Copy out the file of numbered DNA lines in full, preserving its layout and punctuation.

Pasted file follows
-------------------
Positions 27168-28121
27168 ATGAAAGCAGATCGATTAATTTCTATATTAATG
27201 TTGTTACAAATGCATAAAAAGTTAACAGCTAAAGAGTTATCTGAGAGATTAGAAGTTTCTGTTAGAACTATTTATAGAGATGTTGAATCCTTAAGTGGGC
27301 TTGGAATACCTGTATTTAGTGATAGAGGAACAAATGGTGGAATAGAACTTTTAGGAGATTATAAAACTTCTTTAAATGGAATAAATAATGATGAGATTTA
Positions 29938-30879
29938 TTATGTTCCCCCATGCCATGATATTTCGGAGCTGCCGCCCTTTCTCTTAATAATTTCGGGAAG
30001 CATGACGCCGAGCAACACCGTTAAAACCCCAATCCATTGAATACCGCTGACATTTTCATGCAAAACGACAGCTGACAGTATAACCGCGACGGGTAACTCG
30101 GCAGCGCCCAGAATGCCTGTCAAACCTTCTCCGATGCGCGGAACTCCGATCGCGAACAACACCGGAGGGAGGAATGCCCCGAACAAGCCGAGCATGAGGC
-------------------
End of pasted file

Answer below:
Positions 27168-28121
27168 ATGAAAGCAGATCGATTAATTTCTATATTAATG
27201 TTGTTACAAATGCATAAAAAGTTAACAGCTAAAGAGTTATCTGAGAGATTAGAAGTTTCTGTTAGAACTATTTATAGAGATGTTGAATCCTTAAGTGGGC
27301 TTGGAATACCTGTATTTAGTGATAGAGGAACAAATGGTGGAATAGAACTTTTAGGAGATTATAAAACTTCTTTAAATGGAATAAATAATGATGAGATTTA
Positions 29938-30879
29938 TTATGTTCCCCCATGCCATGATATTTCGGAGCTGCCGCCCTTTCTCTTAATAATTTCGGGAAG
30001 CATGACGCCGAGCAACACCGTTAAAACCCCAATCCATTGAATACCGCTGACATTTTCATGCAAAACGACAGCTGACAGTATAACCGCGACGGGTAACTCG
30101 GCAGCGCCCAGAATGCCTGTCAAACCTTCTCCGATGCGCGGAACTCCGATCGCGAACAACACCGGAGGGAGGAATGCCCCGAACAAGCCGAGCATGAGGC